A team led by researchers at the University of North Carolina at Chapel Hill has found a previously overlooked treasure trove of massive black holes in dwarf galaxies. The newly discovered black holes offer a glimpse into the life story of the supermassive black hole at the center of our own Milky Way galaxy.
As a giant spiral galaxy, the Milky Way is believed to have been built up from mergers of many smaller dwarf galaxies. For example, the Magellanic Clouds seen in the southern sky are dwarf galaxies that will merge into the Milky Way. Each dwarf that falls in may bring with it a central massive black hole, tens or hundreds of thousands of times the mass of our sun, potentially destined to be swallowed by the Milky Way’s central supermassive black hole.
But how often dwarf galaxies contain a massive black hole is unknown, leaving a key gap in our understanding of how black holes and galaxies grow together. New research published in the Astrophysical Journal helps to fill in this gap by revealing that massive black holes are many times more common in dwarf galaxies than previously thought.
“This result really blew my mind because these black holes were previously hiding in plain sight,” said Mugdha Polimera, lead author of the study and a UNC-Chapel Hill Ph.D. student.
Sending mixed messages
Black holes are typically detected when they are actively growing by ingesting gas and stardust swirling around them, which makes them glow intensely.
UNC-Chapel Hill Professor Sheila Kannappan, Polimera’s Ph.D. advisor and coauthor of the study, compared black holes to fireflies.
“Just like fireflies, we see black holes only when they’re lit up — when they’re growing — and the lit-up ones give us a clue to how many we can’t see.”
The problem is, while growing black holes glow with distinctive high-energy radiation, young newborn stars can too. Traditionally, astronomers have differentiated growing black holes from new star formation using diagnostic tests that rely on detailed features of each galaxy’s visible light when spread out into a spectrum like a rainbow.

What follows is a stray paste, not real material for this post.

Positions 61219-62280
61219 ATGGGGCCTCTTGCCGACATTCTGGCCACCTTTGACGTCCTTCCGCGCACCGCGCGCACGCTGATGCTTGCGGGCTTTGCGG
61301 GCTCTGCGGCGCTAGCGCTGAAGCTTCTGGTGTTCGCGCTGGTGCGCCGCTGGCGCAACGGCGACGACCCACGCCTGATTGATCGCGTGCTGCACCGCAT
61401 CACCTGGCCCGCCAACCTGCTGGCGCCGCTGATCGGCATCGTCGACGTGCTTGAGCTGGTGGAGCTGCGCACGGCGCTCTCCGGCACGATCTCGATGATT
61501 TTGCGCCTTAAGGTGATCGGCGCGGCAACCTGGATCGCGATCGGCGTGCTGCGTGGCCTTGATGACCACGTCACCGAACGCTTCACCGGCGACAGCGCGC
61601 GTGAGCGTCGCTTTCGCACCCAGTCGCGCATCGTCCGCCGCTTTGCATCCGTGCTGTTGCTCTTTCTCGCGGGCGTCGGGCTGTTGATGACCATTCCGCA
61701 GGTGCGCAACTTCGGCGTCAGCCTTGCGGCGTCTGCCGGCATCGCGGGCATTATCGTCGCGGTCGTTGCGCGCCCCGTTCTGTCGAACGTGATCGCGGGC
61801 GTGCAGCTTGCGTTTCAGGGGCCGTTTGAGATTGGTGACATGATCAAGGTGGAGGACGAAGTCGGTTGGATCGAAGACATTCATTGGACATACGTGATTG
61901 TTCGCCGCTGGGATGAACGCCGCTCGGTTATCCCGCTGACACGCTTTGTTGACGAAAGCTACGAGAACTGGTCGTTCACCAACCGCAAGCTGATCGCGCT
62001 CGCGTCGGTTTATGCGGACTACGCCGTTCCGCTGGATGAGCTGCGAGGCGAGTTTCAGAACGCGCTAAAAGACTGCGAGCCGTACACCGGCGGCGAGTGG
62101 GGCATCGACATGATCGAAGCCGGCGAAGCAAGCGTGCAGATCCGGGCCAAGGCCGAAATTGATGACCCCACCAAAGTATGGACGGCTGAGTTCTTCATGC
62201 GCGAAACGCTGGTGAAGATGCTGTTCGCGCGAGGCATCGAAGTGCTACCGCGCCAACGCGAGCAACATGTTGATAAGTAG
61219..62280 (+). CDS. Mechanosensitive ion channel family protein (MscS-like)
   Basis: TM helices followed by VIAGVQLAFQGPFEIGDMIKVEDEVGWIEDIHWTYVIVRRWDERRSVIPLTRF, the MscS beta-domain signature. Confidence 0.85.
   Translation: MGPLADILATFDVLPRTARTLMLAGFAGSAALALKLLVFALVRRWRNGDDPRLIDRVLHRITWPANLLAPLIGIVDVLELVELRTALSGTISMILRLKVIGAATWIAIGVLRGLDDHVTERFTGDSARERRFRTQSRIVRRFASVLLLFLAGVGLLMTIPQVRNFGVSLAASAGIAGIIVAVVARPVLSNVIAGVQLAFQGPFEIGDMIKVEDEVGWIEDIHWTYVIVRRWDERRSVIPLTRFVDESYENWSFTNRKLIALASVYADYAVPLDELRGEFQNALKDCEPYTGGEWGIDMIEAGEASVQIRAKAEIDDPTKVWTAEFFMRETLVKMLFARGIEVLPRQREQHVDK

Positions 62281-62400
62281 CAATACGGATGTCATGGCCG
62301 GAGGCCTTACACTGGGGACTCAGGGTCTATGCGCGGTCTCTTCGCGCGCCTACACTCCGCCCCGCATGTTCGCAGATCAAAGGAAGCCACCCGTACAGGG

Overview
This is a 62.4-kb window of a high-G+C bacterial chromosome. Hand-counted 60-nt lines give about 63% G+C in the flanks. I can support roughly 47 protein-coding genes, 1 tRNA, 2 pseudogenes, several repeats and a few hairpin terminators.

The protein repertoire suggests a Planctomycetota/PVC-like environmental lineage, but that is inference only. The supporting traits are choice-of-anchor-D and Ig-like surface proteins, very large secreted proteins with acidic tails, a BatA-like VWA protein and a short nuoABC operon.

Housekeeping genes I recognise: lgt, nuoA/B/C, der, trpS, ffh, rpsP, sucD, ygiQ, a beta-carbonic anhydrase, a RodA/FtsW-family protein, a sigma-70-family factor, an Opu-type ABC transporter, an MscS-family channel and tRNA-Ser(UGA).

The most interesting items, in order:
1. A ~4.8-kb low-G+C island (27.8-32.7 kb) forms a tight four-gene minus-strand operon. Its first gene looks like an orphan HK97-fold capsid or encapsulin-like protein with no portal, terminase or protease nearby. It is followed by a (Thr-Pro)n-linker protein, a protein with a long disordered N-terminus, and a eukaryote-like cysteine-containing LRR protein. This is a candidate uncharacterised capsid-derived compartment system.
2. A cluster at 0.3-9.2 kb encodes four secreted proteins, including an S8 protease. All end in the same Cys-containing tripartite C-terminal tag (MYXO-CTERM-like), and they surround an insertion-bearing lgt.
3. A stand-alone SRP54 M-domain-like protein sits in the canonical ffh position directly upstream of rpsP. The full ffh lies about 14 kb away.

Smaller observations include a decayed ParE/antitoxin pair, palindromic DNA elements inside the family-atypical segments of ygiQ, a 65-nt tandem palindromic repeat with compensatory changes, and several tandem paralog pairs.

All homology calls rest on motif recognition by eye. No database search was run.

The path to discovery began when undergraduate students working with Kannappan tried to apply these traditional tests to galaxy survey data. The team realized that some of the galaxies were sending mixed messages — two tests would indicate growing black holes, but a third would indicate only star formation.
“Previous work had just rejected ambiguous cases like these from statistical analysis, but I had a hunch they might be undiscovered black holes in dwarf galaxies,” Kannappan said. She suspected that the third, sometimes contradictory, test was more sensitive than the other two to typical properties of dwarfs: their simple elemental composition (mainly primordial hydrogen and helium from the Big Bang) and their high rate of forming new stars.
Study coauthor Chris Richardson, an associate professor at Elon University, confirmed with theoretical simulations that the mixed-message test results exactly matched what theory would predict for a primordial-composition, highly star-forming dwarf galaxy containing a growing massive black hole. “The fact that my simulations lined up with what the Kannappan group found made me excited to explore the implications for how galaxies evolve,” Richardson said.
A census of growing black holes
Polimera took on the challenge of constructing a new census of growing black holes, with attention to both traditional and mixed-message types. She obtained published measurements of visible light spectral features to test for black holes in thousands of galaxies found in two surveys led by Kannappan, RESOLVE and ECO. These surveys include ultraviolet and radio data ideal for studying star formation, and they have an unusual design: Whereas most astronomical surveys select samples that favor big and bright galaxies, RESOLVE and ECO are complete inventories of huge volumes of the present-day universe in which dwarf galaxies are abundant.
“It was important to me that we didn’t bias our black hole search toward dwarf galaxies,” Polimera said. “But in looking at the whole census, I found that the new type of growing black holes almost always showed up in dwarfs. I was taken aback by the numbers when I first saw them.”
More than 80 percent of all growing black holes she found in dwarf galaxies belonged to the new type.
The result seemed too good. “We all got nervous,” Polimera said. “The first question that came to my mind was: Have we missed a way that extreme star formation alone could explain these galaxies?” She led an exhaustive search for alternative explanations involving star formation, modeling uncertainties, or exotic astrophysics. In the end, the team was forced to conclude that the newly identified black holes were real.
“We’re still pinching ourselves,” Kannappan said. “We’re excited to pursue a zillion follow-up ideas. The black holes we’ve found are the basic building blocks of supermassive black holes like the one in our own Milky Way. There’s so much we want to learn about them.”
This research was funded in part by the National Science Foundation.